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Help Your Toddler Get to Bed and Stay in Bed

Toddlers; We love them. They are active, sweet and special and they amaze us and melt our heart on an hourly basis. But, WOW, some of them love to test us and fight sleep. Click through to learn how these 6 essential tips can help your preschooler or toddler understand what’s going on so you can all go to bed, peacefully! toddler sleep | child won’t sleep | #sleepbabylove #sleeptips #toddlersleep #toddler #toddlerlife #preschool

Toddlers. We love them. They are active, sweet and special and they amaze us and melt our heart on an hourly basis. But, WOW, some of them love to test us and fight sleep.  Especially when it becomes so frustrating to get your toddler get to bed and stay in bed.

While there are many toddlers out there that go to sleep happily and you don’t hear from them until morning, there are many other toddlers who like to try and negotiate, stall or delay (like the best lawyer in town). Since I know that there are many Sleep Baby Love readers who are struggling with their toddler’s bedtime process, here are  help create a solid bedtime process to help your toddlers go to bed and STAY asleep.

Tip 1:  Teach your child what is expected of them:

As parents we sometimes expect a lot from our children. So much, that we forget that a couple/few short years ago, they were just a tiny little newborn that you were rocking to sleep. We have to set our expectations that as much as we would like LOVE for our kids to oblige to everything we do and say, they are just young kids whose minds run a mile a minute. By knowing that going through a bedtime routine isn’t always fun or easy for some toddlers – we can help make it easier and more fun by thinking about things from a child’s perspective.

Tip 2:  Make your bedtime routine fun:

Try having fun throughout the bedtime process:

  • Sing silly songs while brushing teeth.
  • Have a race to get into pajamas.
  • Play a fun game as part of your bedtime routine (I Spy, Rhyme words, Simon Says).
  • Be careful not to rile your toddler up before bedtime, but do things that will help them enjoy the bedtime process.

Tip 3: Eliminate the power struggle:


You are the parent and you set the rules and the time that your toddler goes to sleep. But, giving options and picking battles to eliminate a full on power struggle will make your bedtime routine much more enjoyable (for both you). Provide options throughout the bedtime process to help empower your child:

  • Would you like to wear these pajamas or these?
  • Would you like to brush your teeth before or after bath?
  • Would you like to pick your books or should I?

Tip 4:  Set Sleep Rules:

Does your toddler really know what it means to go to sleep? Ask them. I’d love to hear the different responses. Assuming your toddler is out of a crib and transitioned to a big bed – your child’s big room allows them a lot of freedom and of course some would choose to play vs. going to sleep. If you are struggling on a nightly basis to get your child to sleep, get back to basics. Have a family meeting and explain the rules of sleep and how sleep works:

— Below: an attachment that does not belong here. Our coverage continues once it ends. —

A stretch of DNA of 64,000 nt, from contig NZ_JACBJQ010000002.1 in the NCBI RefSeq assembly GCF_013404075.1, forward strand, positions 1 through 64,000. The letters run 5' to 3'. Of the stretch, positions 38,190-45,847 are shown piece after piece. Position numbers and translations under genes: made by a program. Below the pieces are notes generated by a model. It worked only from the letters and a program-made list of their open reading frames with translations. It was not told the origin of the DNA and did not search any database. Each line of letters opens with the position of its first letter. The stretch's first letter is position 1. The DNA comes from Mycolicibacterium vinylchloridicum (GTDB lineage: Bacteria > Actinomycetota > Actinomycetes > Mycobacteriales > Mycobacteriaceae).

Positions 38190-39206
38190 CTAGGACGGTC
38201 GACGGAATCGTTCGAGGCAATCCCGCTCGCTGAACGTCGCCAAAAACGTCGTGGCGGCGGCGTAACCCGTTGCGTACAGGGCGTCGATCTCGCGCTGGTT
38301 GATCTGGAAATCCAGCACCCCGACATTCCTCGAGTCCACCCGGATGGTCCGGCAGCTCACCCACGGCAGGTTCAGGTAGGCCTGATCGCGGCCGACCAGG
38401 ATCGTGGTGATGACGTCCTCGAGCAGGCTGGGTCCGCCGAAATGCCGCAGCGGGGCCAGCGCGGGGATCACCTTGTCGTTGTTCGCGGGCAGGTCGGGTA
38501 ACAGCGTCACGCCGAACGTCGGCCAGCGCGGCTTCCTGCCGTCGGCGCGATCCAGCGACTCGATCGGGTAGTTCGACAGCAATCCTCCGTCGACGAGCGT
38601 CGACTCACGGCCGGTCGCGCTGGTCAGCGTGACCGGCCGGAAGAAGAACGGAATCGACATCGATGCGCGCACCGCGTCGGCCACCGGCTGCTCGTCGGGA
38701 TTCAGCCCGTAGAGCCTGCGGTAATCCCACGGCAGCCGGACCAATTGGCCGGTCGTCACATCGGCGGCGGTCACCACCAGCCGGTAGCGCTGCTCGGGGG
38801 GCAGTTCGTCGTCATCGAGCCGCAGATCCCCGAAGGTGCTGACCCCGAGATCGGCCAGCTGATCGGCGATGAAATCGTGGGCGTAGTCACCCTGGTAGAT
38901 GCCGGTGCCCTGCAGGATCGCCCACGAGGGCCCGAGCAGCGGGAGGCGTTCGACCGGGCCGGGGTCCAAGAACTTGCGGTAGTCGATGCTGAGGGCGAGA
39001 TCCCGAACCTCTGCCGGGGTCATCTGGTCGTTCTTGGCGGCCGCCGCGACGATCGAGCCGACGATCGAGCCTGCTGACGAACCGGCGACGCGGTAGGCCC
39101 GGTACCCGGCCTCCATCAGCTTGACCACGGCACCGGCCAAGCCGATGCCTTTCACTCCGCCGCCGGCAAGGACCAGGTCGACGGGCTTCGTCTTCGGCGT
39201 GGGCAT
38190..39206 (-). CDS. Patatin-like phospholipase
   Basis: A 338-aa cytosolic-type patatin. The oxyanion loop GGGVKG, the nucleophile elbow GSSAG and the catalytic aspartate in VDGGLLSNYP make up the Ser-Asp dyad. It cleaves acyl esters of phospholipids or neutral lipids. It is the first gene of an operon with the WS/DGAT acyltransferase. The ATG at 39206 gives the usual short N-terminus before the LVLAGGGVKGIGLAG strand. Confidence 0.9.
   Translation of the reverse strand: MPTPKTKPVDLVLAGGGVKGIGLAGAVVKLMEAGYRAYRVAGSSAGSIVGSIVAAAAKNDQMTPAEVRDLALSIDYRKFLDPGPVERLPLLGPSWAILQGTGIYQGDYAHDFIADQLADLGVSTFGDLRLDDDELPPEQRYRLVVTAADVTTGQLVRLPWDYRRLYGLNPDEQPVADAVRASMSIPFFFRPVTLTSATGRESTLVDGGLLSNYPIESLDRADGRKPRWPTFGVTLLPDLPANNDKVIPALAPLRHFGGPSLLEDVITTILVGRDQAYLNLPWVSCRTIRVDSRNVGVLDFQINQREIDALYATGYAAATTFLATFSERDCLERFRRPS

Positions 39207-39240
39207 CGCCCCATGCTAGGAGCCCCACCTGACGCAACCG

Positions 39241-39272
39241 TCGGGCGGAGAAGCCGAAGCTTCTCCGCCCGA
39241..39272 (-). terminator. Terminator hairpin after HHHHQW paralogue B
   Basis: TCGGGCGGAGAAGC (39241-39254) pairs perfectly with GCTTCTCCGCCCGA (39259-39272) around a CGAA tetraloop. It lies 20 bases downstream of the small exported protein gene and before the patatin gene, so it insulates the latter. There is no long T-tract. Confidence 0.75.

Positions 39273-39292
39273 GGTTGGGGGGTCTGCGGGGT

“You lay in your bed, shut your eyes and go to sleep.” (yes that simply).

Explain in your child’s language the benefits of sleep and how it helps them grow big and strong and spend more time (playing at the park, running fast, etc.).

Tip #5: Offer Rewards for Following the Sleep Rules:

Use a sticker chart to help reward your toddler for following the sleep rules. Have they stayed in their bed the whole night? Could they earn a shiny sticker? Get your child invested in the process by having them help make the chart (or pick out an online printable). Include them in shopping and picking out the stickers.

Sometimes rewards can be short lived for your child…. like the shiny sticker or star loses the allure pretty quickly.  This way go ahead and just focus on giving the reward of a ton of positive praise. The attention is a better solution for many children.

Tip #6: Blame Somebody Else:

Going to sleep is not always your toddler’s favorite subject and if your child is still resistant to the act of going to sleep, I give you permission from this point on to blame me, Sleep Susie. Tell them that you have a friend that is going to help you follow your sleep rules. This will help you not look like the bad guy and hopefully your child wants to do what Sleep Susie says.

Share your success:

So who’s ready to make some changes to help set the framework for your toddler’s sleep? Make sure that you share your success with me – I love to hear a good story on how implementing changes can help your toddler sleep better at night (without the battles). Feel free to say “hi” if you made it all the way to the end of this article – you would make my day. There is a lot to talk about regarding toddler sleep, so this will be the first of many toddler related posts. Get ready!

Susie Parker

Susie Parker is founder of Sleep Baby Love and a Certified Infant and Child Sleep Consultant through the Family Sleep Institute. When Susie's not ridding the world of sleepless families, she loves spending time with her two girls that have given her a ton of real world sleep experience head on.

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